It makes me sad when I learn that preppers are overwhelmed, stressed, and clearly are letting prepping activities take over their life. It does not have to be that way!
Here is what I see, over and over again.
- I see preppers, both new and experienced, getting OVERWHELMED
- I see preppers stressed by the never-ending list of things they need to purchase in order to be fully prepared
- I see preppers bogged down by the sheer pressure to learn off-grid and homesteading skills that they may never need
- I see preppers spending every last penny of their budget on supplies and gear, to the exclusion of taking a vacation or even treating themselves to a night at the movies
- I see preppers feeling less than prepared because they do not have a huge garden, do not raise farm animals, and are interested in neither
I could go on, but you get the drift.
To all of this I say stop, take a breather, evaluate your risks, and move on with a slower, more focused and relaxed pace.
These preppers are treating their preparedness activities as though they are part of a stressful job, deadlines and all.
In this short article, I want to set the record straight. Prepping should be something you enjoy! That’s right. You need to enjoy the prepping process and if you are not, you are doing something wrong. I am not saying that all prepping will be a barrel of laughs but it can be both fun and rewarding.
By having a specific preparedness goal in mind, you can carve a plan that will deliver a double whammy of benefits. First, you will have the peace of mind that you can get by on your own for one week, two weeks, a month, or even longer if and when a disaster shows up on your doorstep. Second, you can do pleasurable things to learn the skills you need. Make it a hobby and not a J.O.B.
- If you love to cook, select a favorite recipe and learn to make it using ingredients found in your food storage. After doing that, take it outdoors and see if you can cook it on your grill or on a rocket stove.
- If you like to shop, plan a trip to the dollar store or Walmart and challenge yourself to find useful prepping supplies spending a maximum of $10 or $20. Hint: check out the toy, craft, and hobby sections for those all-important off-grid amusements.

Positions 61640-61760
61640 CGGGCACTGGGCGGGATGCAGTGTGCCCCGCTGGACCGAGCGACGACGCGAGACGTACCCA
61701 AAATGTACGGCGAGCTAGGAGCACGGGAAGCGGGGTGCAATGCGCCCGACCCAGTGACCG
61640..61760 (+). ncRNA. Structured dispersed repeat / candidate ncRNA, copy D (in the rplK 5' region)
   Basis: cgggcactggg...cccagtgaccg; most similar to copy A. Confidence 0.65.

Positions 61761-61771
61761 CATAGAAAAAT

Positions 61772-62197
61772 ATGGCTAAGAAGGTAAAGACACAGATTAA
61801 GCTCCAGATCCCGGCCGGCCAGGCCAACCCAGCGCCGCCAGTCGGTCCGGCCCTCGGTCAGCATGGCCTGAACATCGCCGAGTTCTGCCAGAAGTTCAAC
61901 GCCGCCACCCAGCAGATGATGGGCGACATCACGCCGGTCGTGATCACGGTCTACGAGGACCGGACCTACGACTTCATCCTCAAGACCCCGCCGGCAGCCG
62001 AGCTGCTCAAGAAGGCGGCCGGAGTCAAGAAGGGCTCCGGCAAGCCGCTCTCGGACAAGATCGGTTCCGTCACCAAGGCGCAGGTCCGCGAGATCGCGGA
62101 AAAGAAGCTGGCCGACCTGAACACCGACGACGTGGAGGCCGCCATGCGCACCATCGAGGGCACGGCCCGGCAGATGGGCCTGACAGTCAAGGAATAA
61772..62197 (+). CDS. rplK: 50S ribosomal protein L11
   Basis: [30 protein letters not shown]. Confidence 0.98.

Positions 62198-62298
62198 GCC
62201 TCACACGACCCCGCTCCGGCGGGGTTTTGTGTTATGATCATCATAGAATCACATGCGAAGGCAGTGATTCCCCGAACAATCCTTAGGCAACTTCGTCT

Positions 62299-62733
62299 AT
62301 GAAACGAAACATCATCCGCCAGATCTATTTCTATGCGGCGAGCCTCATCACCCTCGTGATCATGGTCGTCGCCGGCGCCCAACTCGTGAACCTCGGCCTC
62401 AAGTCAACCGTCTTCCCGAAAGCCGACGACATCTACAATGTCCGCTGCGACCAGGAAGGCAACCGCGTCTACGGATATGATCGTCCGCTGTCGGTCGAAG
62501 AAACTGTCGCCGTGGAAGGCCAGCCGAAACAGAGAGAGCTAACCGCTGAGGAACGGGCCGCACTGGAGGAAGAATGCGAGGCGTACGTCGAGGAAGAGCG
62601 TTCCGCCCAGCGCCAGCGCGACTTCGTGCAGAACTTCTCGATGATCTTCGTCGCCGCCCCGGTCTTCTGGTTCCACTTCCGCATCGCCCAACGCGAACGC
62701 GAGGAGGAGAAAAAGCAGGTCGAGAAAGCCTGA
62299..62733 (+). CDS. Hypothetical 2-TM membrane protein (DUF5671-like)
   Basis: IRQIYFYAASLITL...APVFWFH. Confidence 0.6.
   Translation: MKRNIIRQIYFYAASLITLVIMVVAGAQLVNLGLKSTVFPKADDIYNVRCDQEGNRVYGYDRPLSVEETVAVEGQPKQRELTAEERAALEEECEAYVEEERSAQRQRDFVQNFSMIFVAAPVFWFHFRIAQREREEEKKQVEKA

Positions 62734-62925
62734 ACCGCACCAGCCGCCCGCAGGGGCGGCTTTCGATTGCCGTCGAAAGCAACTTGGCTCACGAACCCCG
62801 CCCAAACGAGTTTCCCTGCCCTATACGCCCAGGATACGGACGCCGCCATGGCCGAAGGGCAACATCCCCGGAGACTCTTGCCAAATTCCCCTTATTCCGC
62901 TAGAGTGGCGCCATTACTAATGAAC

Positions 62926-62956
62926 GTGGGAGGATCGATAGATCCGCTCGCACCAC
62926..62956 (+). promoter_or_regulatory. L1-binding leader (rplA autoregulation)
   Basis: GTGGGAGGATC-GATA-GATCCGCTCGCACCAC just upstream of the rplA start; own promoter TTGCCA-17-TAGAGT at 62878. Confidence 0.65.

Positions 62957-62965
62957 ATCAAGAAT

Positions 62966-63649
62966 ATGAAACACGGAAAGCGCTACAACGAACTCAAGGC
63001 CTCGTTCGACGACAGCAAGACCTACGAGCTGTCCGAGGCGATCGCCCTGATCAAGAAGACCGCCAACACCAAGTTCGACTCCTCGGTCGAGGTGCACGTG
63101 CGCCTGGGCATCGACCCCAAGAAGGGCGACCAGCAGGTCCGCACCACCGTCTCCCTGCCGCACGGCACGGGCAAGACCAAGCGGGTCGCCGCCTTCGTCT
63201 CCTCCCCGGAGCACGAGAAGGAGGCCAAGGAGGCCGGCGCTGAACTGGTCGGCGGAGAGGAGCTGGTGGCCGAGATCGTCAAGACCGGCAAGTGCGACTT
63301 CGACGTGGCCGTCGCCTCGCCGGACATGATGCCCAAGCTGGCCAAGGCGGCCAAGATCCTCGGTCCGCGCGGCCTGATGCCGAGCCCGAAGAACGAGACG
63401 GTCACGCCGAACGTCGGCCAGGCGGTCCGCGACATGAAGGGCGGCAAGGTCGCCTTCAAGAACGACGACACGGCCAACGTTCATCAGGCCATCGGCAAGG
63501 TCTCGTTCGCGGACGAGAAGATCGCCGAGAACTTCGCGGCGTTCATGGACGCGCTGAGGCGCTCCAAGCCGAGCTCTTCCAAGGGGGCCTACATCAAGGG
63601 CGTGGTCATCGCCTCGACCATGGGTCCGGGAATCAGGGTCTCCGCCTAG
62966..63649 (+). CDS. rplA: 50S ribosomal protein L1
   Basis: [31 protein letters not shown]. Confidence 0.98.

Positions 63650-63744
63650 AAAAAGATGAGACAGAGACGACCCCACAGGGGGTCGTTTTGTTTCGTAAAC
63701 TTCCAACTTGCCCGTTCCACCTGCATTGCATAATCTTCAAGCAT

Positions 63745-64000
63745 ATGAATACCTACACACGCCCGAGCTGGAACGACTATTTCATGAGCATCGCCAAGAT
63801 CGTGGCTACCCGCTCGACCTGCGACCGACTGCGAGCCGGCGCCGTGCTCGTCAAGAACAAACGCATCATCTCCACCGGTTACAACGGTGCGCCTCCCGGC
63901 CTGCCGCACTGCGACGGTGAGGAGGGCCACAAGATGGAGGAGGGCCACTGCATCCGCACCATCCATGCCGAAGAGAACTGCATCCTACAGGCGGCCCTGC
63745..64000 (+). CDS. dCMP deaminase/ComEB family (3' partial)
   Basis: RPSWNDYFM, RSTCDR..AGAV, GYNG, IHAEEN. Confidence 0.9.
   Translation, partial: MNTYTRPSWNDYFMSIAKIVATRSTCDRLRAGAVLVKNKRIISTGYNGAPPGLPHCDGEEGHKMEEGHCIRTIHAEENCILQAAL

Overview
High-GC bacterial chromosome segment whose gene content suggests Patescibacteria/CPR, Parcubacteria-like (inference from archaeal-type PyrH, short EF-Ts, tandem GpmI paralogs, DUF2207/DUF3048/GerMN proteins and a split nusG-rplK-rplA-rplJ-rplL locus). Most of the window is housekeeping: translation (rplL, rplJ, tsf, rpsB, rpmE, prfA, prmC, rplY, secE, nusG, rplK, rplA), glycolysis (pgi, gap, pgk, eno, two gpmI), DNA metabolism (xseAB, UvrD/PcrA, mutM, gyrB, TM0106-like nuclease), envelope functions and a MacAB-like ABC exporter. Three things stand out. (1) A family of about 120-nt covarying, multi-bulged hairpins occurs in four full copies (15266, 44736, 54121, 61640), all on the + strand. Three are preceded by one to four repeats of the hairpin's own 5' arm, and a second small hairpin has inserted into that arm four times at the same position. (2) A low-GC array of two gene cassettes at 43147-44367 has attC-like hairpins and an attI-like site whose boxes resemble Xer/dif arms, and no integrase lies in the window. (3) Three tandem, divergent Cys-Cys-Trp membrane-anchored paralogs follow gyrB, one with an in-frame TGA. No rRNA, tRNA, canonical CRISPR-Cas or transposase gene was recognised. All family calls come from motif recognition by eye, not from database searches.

- Go camping for the first time and enjoy the fresh air and solitude while at the same time learning to light a campfire.
You don’t have to stop prepping. You just need to slow down and prioritize!
The last time I checked, there is no Prepper police that is going to grade you and send you to the principal’s office if you take some time off to goof off. There is no bounty hunter that is going to come after you and shame you into doing more. As a matter of fact, I now consider this “prep just a little each day” stuff to be pure baloney.
As with almost everything I write about, I say this from personal experience. There was a time when every shopping trip included an eye out for items that were good for when the SHTF. Every weekend was spent learning a new prepper skill or trying out this product or that. It was exhausting and in hindsight, left me little of what I call “me time” to kick back and chill out. It is only after retiring that I slowed down and realized that there was life beyond prepping. I realized that while blogging about preparedness, I had set up my own version of “keeping up with the Joneses” only calling it “keeping up with other bloggers”.
Here is the kicker: some of those bloggers are fakes. They run websites from a desk in Rumania or Poland or some other far off place telling wannabe preppers what to do based upon no hands-on experience whatsoever. They are in it for the money. Period. On the other hand, there are many fine bloggers in the preparedness niche but alas, they are getting squeezed out. It’s a shame.
Summing It All Up
For those of you that have been wondering, yes I still prep. That said, I am no longer frantic about it and I no longer let prepping rule my life. I still visit Backdoor Survival frequently (and if you have not checked lately, they are putting out some fantastic stuff) as well as The Organic Prepper, and the very best prepper news site, Prepper Website.
Prepping, and being prepared, is a very important component of living a strategic and joyful life. While you should not lose sight of that, you also should be mindful that if you are a stressed prepper, you need to slow down and take a break. Do what you need to do to put some fun back in your life. Your prepping activities will still be there when you return to them.
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Amen, Gaye!!!! 🙂
Gaye Levy says
This is just my opinion but I believe a lot of people get on the prepping merry-go-around and are afraid to stop. It becomes an obsession – which is not healthy. It was only after I stopped writing about preparedness that I realized how one dimensional I had become.
It is my sincere hope that this article will be taken to heart by those who just don’t know how to slow down.
Karen S. says
Great article. Missed your posts.
Gaye Levy says
There will be more from time to time. You can count on it!